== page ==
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Chapter 3

Psychology chap 3.docx

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Department
Psychology
Course
PSY100H1
Professor
All Professors
Semester
Fall

Description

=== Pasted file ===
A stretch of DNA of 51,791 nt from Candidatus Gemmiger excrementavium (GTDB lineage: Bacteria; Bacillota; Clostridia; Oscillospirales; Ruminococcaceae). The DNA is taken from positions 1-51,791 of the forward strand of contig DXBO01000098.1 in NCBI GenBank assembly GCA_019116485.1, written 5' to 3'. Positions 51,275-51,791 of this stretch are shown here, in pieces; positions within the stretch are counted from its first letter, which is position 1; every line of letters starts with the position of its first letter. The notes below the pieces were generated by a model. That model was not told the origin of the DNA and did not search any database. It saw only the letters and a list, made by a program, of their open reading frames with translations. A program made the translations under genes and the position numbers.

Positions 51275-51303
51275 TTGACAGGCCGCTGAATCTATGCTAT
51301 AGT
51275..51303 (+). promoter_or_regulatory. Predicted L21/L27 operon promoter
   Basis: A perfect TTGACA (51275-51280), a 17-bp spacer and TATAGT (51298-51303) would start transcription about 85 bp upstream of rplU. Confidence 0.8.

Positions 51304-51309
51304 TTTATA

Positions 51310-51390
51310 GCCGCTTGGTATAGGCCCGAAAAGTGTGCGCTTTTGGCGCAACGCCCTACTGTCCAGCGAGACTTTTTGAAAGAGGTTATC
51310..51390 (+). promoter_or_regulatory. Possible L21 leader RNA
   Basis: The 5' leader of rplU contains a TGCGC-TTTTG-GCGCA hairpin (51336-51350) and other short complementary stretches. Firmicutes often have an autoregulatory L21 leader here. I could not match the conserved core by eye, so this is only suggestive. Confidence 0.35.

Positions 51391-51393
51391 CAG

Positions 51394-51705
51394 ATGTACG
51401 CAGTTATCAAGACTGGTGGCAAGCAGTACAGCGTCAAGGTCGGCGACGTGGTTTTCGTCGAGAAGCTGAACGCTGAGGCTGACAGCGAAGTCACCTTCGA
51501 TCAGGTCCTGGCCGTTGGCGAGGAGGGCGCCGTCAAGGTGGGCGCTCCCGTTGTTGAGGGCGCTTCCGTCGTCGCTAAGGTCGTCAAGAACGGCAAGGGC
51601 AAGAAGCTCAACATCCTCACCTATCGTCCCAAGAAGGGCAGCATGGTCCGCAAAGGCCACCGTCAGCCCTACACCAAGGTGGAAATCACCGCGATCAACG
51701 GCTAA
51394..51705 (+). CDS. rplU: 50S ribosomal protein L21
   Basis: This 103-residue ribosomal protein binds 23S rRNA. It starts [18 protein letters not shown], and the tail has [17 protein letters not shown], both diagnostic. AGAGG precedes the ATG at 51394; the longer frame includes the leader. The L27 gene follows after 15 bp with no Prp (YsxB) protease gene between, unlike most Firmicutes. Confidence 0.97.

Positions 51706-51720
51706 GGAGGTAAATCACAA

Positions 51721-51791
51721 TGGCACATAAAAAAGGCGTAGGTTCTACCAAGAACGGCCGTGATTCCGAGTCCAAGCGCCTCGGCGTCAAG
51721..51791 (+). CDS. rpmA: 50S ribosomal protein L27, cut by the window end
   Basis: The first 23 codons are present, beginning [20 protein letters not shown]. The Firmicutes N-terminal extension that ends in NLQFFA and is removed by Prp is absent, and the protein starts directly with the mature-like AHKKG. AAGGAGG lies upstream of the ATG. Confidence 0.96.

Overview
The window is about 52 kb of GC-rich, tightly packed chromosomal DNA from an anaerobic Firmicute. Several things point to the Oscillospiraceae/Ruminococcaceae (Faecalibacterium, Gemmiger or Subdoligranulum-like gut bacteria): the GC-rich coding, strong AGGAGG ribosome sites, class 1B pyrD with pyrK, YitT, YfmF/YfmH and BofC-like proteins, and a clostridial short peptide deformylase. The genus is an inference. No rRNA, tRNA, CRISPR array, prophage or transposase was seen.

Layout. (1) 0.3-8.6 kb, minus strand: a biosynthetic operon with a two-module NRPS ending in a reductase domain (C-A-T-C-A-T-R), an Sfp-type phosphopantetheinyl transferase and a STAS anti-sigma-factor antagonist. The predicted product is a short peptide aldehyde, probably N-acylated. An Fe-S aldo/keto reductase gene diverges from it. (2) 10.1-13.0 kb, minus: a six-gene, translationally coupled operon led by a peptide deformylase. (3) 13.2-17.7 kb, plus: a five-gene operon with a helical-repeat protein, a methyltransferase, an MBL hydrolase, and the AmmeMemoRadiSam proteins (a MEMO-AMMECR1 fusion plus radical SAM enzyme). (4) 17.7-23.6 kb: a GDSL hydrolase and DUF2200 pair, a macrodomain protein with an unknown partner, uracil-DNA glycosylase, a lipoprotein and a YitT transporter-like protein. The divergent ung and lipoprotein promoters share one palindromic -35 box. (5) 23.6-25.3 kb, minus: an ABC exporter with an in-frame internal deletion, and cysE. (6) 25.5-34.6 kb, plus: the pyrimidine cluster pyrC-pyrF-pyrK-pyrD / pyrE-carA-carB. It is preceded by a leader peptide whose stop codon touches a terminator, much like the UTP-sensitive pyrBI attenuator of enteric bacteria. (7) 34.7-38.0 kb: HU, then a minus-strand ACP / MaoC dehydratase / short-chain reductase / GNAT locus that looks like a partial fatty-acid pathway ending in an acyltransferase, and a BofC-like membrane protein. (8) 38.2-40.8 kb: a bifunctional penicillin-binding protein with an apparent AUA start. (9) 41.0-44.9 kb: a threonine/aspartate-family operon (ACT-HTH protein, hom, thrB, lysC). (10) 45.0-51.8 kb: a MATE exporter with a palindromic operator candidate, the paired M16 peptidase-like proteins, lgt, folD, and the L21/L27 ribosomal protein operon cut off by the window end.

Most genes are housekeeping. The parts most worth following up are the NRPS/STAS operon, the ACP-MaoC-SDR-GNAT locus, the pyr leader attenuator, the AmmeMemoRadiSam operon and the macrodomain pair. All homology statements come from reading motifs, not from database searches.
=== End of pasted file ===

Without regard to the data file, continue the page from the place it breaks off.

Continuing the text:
Psychology. Chapter 3.  Synesthesia: Cross sensory experience (like a visual image having a taste). Synesthete  a person who experiences synesthesia.is hereditary.  Genetics: a term usually used to describe characteristics such as height, hair color etc are passed along through inheritance.  Biology and environment mutually influence each other.  Human Genome Project: an international research effort. Mapping of the entire structure of the human genetic material. The genome is the master blueprint that provides detailed instructions to multiple options within our body from how to grow a gall baldder to where the nose is placed. And our environment determines which option is taken.  Chromosomes: structures within the cel boy that are made up of genes.  Gene: the unit of hereditary that determines a particular characteristic in an organism. » Dominant gene: a gene that is expressed in the offspring whenever it is present. » Recessive gene: a gene that is expressed only when it sis matched with a similar gene from the other parent.  The human body down to its genes: each cell in the human body includes pairs of chromosomes, which consist of DNA strands. DNA has a double helix shape and is composed of genes. The 23rs chromosome pair determines sex: two X chromosomes makes a female while one X and one Y make a male.  Genotype: the genetic constitution determined at the moment of conception.( possible genetic combinations)  Phenotype: observable physical characteristics that result from both genetic and environmental influences. (result of a combination of genotypes)  Mendel’s flower experiment in 1866. Experimental technique used was selective breeding. Purple vs. white flowers. Purple won.  Polygenic characteristic: when a population displays a range of variability for a certain characteristic i.e. it is influenced by many genes.  Monozygotic twins: twin siblings who result from one zygote splitting in two and therefore share the same genes. Identical twins.  Dizygotic twins: twin siblings that result from two separately fertilized eggs. Fraternal twins.  Heredity: transmission f chracteristics from parents to offspring by means of genes.  Heritability: a statistical estimate of the variation, caused by differences in heredity, in a trait within a population.  Genetic modifications: methods that enhance or interrupt gene expression by selectively knocking out specific genes to reveal which behaviors were affected.  Neurons: the as unit of the nervous system; it operates through electrical impulses which communicate with other neurons through chemical signals. Neurons receive, integrate and transmit information in the nervous system.3 types: » Sensor neurons: afferent neurons detect information from the physical world and pass that information along to the brain. » Motor neurons: these efferent neurons direct muscles to contract or relax, thereby producing movement. » Interneurons: these neurons communicate only with other neurons, typically within a specific brain region.  Neuron structure: neurons don’t touch each other. Messages are received by the dendrites, processed in the cell body and sent along the axon to other neurons via chemicals released from the terminal buttons across the synapse. » Dendrites: short branch like extensions of the neuron that increase neuron’s receptive field and detect information (chemical signals) from other neurons. » Cell body: in the neuron, where information from thousands of other neurons is collected and processed. » Axon: a long narrow outgrowth of a neuron by which information is transmitted to other neurons. Vary in length from a few mm to more than a meter. » Myelin sheath: a fatty material, made up of gilal cells, that insulates the axon and allows for the rapid movement of electrical impulses along the axon. Short segments. » Nodes of Ranvier: small gaps of exposed axon, between the segments of myelin sheath, where action potentials (negatively or positively charged ions are allowed to pass in or out when the neuron transmits the signal) are transmitted. » Terminal buttons: small nodules, at the ends of axons, that release chemical signals from the neuron to the synapse. » Synapse/Synaptic cleft: the site for chemical communication between neurons, which contains extracellular fluid.  Resting membrane potential: the electrical charge of a neuron when it is not active. The ratio of negative ions to positive ions is greater inside than outside.  Polarization: The change in differential electrical charges inside and outside the neuron. It creates the energy necessary to power the firing of the neuron.  Action potential: the neural impulse that passes along the axon and subsequently causes the release of chemicals from the terminal buttons. The electrical charge inside the neuron starts out slightly negative. as the neuron fires, it allows more positive ions inside the cell (depolarization). » Two signals work by affecting polarization:  Excitatory: signals that depolarize the cell membrane, increasing the likelihood that the neuron will fire.  Inhibitory: signals that hyperpolarize the cell and decrease the likelihood that the neuron will fire.  Sodium ions enter negative to positively charged, potassium ions exit back to negatively charged.  Myelin sheath deterioration may start n young adulthood and leaves the person severely (starts with blurry vision/numbness in limbs) impaired by the end of it.  All or none principle: the principle where the neuron fires with the same potency each time, although frequency can vary; it either fires or not. It cannot partially fire.  Presynaptic: neuron that sends the signal to the synaptic cleft.  Postsynaptic: neuron that receives the signal.  Neurotransmitter: a chemical substance that carries signals from one neuron to another.  Receptors: in neurons, specialized protein molecules, on the postsynaptic membrane, that neurotransmitters bind to after passing across the synaptic cleft.  3 major events that terminate the transmitters influence in the synapse are: » Reuptake: the process whereby a neurotransmitter is taken back into the presynaptic terminal buttons, thereby stopping its activity. (Taken back for recycling). » Enzyme deactivation: when an enzyme destroys the transmitter substance in the synapse. Different enzymes break down different neurotransmitters. » Auto receptors: they monitor how much neurotransmitter is released in the synapse. If excess is detected, they signal the presynaptic neuron to stop releasing the neurotransmitter.  Agonist: any drugs that enhances the actions of a specific neurotransmitter.  Antagonist: any drugs that inhibits the action of a specific neurotransmitter.  Common neurotransmitters and t